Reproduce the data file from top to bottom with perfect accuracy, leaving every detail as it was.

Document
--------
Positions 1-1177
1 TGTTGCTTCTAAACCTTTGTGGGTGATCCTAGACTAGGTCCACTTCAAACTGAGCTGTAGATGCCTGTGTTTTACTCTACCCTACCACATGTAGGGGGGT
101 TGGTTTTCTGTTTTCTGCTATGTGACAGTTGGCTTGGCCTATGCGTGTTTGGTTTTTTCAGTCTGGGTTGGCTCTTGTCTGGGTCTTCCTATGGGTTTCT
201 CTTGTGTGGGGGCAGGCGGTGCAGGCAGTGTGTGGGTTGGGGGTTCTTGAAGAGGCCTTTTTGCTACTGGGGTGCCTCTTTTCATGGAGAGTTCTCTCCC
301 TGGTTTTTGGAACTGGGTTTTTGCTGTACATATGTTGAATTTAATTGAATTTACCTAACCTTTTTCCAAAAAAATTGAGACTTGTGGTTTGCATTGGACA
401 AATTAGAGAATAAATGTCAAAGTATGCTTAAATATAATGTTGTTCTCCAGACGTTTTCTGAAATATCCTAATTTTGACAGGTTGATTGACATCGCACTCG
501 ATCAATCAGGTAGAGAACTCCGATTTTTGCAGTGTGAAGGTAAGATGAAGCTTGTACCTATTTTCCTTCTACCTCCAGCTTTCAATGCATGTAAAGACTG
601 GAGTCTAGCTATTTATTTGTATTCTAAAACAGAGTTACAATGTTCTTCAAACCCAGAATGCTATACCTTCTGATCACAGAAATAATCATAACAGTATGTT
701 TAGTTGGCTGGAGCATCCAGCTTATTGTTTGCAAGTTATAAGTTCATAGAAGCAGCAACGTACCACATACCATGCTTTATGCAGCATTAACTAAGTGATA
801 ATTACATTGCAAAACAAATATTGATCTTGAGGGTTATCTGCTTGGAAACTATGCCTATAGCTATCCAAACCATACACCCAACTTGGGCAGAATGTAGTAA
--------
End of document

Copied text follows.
Positions 1-1177
1 TGTTGCTTCTAAACCTTTGTGGGTGATCCTAGACTAGGTCCACTTCAAACTGAGCTGTAGATGCCTGTGTTTTACTCTACCCTACCACATGTAGGGGGGT
101 TGGTTTTCTGTTTTCTGCTATGTGACAGTTGGCTTGGCCTATGCGTGTTTGGTTTTTTCAGTCTGGGTTGGCTCTTGTCTGGGTCTTCCTATGGGTTTCT
201 CTTGTGTGGGGGCAGGCGGTGCAGGCAGTGTGTGGGTTGGGGGTTCTTGAAGAGGCCTTTTTGCTACTGGGGTGCCTCTTTTCATGGAGAGTTCTCTCCC
301 TGGTTTTTGGAACTGGGTTTTTGCTGTACATATGTTGAATTTAATTGAATTTACCTAACCTTTTTCCAAAAAAATTGAGACTTGTGGTTTGCATTGGACA
401 AATTAGAGAATAAATGTCAAAGTATGCTTAAATATAATGTTGTTCTCCAGACGTTTTCTGAAATATCCTAATTTTGACAGGTTGATTGACATCGCACTCG
501 ATCAATCAGGTAGAGAACTCCGATTTTTGCAGTGTGAAGGTAAGATGAAGCTTGTACCTATTTTCCTTCTACCTCCAGCTTTCAATGCATGTAAAGACTG
601 GAGTCTAGCTATTTATTTGTATTCTAAAACAGAGTTACAATGTTCTTCAAACCCAGAATGCTATACCTTCTGATCACAGAAATAATCATAACAGTATGTT
701 TAGTTGGCTGGAGCATCCAGCTTATTGTTTGCAAGTTATAAGTTCATAGAAGCAGCAACGTACCACATACCATGCTTTATGCAGCATTAACTAAGTGATA
801 ATTACATTGCAAAACAAATATTGATCTTGAGGGTTATCTGCTTGGAAACTATGCCTATAGCTATCCAAACCATACACCCAACTTGGGCAGAATGTAGTAA